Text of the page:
By: Laura Van Zandt, OTR/L
One of my favorite resources as a pediatric occupational therapist to help kids begin to understand and process emotions as well as come up with strategies for self-regulation is the Zones of Regulation curriculum developed by Leah Kuypers. The Zones of Regulation helps teach kids how to self-regulate and deal with everyday strong emotions or unexpected emotions for different social environments.
The zones can be compared to traffic signs. When we see a green light, one is ‘good to go’ and can keep proceeding forward without making any changes. A yellow light, on the other hand, means to be aware or take caution. Sometimes we can keep going and other times we need to make a change. A red light (or stop sign) means stop. Often the behavior we are demonstrating is unexpected. The blue zone is most often compared to the rest area sign where you go to rest or re-energize.
When teaching children to begin using the Zones of Regulation, I tend to follow three stages of learning.
- In stage one, the child learns how to identify the terminology and sort emotions according to the physiological features of each specific zones
- Frowning, yawning, crying = blue;
- Happy, calm, focused= green
- Upset, butterflies in stomach, Heart beating fast = yellow;
- Yelling, body feels tenses = red).
- In this stage, there is a lot of detective work and identifying features of body language. I like to use a variety of pictures, books, and movie clips when possible to help during stage one.
- In stage two, children start to learn strategies to adjust their zone and help them manage their internal emotional feelings. Children learn a variety of sensory motor strategies (e.g. swinging, taking deep breaths, walking, squeezing something) as well as cognitive behavioral strategies (e.g. expected versus unexpected, size of the problem, inner critic versus inner coach, stop/opt/go).
- In stage three, children are more independent and are beginning to select appropriate tools to help with self-regulation. Depending on the child’s age, supports might still be in place such as visuals for choosing appropriate tools.
It is important to remember that ALL of the zones are expected to occur at one time or another. At some point we may feel tired in the Blue Zone, calm in the Green Zone, worried in the Yellow Zone, and possibly furious or elated in the Red Zone.
The Zones of Regulation focuses on teaching children how to manage their zone based on the environment and the people around them. The Zones of Regulation was designed to support people in managing all the feelings they experience, without passing judgment on what people are feeling or how they are behaving.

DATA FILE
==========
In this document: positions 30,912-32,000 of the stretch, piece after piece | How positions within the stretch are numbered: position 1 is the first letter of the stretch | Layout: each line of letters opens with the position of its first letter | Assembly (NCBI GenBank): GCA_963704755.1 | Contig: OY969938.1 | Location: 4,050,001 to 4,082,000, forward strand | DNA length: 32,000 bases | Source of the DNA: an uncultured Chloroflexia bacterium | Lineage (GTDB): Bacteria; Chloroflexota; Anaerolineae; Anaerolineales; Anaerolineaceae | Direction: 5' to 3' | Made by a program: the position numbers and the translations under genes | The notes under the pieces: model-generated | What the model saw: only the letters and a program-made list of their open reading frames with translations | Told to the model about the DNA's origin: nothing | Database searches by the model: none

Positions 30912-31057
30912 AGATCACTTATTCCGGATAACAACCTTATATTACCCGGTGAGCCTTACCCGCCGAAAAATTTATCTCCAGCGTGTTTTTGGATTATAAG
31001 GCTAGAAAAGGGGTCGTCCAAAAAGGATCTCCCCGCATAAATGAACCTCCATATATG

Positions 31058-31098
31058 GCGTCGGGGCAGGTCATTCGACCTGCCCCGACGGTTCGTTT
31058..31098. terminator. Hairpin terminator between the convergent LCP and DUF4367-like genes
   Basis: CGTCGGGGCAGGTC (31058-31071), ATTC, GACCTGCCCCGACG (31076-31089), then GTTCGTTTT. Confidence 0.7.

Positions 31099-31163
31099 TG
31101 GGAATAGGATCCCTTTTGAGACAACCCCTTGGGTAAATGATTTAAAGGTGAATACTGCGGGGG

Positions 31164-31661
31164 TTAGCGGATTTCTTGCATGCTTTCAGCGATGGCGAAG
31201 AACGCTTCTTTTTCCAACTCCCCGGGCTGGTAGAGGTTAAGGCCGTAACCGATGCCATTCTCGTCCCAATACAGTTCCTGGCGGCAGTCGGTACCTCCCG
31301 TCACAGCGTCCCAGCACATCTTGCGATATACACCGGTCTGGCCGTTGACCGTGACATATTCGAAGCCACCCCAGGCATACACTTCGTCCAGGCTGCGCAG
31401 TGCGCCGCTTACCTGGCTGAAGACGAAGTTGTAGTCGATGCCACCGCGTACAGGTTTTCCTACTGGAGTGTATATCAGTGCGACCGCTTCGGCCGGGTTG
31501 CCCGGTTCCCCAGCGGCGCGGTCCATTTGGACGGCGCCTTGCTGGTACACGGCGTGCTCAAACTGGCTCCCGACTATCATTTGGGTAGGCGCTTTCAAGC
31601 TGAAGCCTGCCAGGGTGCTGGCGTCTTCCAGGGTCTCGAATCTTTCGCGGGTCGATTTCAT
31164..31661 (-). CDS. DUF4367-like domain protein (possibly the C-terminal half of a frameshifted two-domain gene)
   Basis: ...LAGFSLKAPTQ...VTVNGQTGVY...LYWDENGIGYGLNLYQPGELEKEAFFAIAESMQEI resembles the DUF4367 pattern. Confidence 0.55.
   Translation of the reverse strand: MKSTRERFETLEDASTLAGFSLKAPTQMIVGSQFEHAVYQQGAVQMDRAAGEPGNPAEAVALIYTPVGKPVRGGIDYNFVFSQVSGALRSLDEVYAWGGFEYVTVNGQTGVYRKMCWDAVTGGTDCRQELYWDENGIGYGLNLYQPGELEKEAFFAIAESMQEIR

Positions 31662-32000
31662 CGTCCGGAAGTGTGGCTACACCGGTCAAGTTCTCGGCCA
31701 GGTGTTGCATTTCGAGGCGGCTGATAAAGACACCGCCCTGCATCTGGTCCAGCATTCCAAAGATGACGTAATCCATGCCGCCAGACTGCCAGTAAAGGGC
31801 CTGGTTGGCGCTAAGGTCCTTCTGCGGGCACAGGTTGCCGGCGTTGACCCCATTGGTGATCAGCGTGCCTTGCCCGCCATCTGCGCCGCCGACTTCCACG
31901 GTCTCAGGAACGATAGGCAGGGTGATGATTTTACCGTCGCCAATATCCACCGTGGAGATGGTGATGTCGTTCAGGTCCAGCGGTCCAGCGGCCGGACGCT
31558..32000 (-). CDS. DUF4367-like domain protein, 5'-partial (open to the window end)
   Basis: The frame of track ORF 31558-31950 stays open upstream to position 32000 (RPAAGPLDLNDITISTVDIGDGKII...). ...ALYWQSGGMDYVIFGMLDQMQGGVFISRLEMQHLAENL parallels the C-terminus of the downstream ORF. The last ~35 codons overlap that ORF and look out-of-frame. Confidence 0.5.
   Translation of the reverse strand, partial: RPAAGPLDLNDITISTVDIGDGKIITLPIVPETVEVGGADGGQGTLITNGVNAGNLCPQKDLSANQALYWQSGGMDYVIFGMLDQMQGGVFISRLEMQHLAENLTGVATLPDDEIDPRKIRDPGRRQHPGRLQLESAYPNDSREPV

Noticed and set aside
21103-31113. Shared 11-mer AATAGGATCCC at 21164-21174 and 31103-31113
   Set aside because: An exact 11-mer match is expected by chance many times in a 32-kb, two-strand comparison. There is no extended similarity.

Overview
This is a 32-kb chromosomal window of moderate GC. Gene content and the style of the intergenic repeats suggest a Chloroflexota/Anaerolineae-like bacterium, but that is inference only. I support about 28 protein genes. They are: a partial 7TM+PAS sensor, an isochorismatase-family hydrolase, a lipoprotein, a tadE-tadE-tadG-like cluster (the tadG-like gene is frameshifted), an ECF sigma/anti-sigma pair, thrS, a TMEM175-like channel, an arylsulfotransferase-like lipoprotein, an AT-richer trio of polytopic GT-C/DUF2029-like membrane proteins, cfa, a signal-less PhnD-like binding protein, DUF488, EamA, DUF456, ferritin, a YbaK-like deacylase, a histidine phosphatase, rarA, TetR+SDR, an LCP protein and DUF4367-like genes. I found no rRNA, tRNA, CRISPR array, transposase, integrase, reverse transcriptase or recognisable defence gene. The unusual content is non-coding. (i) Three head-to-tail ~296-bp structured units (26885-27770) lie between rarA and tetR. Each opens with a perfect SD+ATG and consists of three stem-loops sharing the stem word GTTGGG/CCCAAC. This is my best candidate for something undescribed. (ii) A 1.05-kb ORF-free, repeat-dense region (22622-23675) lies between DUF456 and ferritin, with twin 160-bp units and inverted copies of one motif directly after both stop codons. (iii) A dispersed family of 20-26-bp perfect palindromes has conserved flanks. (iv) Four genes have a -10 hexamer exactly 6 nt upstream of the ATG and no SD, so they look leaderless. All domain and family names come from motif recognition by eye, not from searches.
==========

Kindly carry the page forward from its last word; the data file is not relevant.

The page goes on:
Leah suggests four main points to keep in mind with beginning to use the Zones of Regulation with any child:
- It is natural to experience all of the Zones; there is no bad zone.
- Our Zone is defined by the feelings and internal states we experience on the inside.
- Our behavior is a byproduct of how we manage our Zone; therefore, consequences should not be tied to a Zone.
- The context we are in helps us figure out how to manage our Zone so our behavior meets the demands of the social environment, and in doing so we are able to achieve the tasks we are trying to accomplish and/or the social goals we’ve set for ourselves in that situation.
Here are some additional tips to help kids develop their emotional intelligence and emotional self-regulation:
- Provide as much stability and consistency as possible. Consistent limit-setting, clear household rules, and predictable routines help children know what to expect. This is turns help them feel calmer and more secure.
- Model, model, model. We cannot do this enough. How we react and deal with emotions will establish the foundation for how those around us will also respond. We usually don’t have a choice in what we feel, but we always have a choice about how we choose to act regarding our feelings. Children learn from us. When we yell, they learn to yell. If we remain calm and speak respectfully, they learn to do the same. Every time you model in front of your child how to respond to an emotion, your child is learning.
- Connect. Spend time everyday unplugging and connecting with your child. Young children first learn how to regulate by being soothed by their parents. When you notice your child getting dysregulated, the most important thing you can do is try to reconnect.
- Name it and Accept It. Calling attention to your child’s feelings helps them understand what is going on inside them and learn that it isn’t okay to feel different emotions. Your child will know that someone understands, which might make him or her feel a little better.
The Zones of Regulation was designed to be used with students in early elementary through adulthood. Where relevant, the curriculum offers activities within the lesson plans for younger students. The Zones of Regulation was turned into a curriculum and published by Social Thinking in 2011, titled The Zones of Regulation: A Curriculum Designed to Foster Self-Regulation and Emotional Control. Since that time Leah Kuypers has expanded it into two apps, The Zones of Regulation and The Zones of Regulation: Exploring Emotions.
To learn more about Easter Seals DuPage & Fox Valley’s occupational therapy services visit: http://www.easterseals.com/dfv/our-programs/medical-rehabilitation/occupational-therapy.html.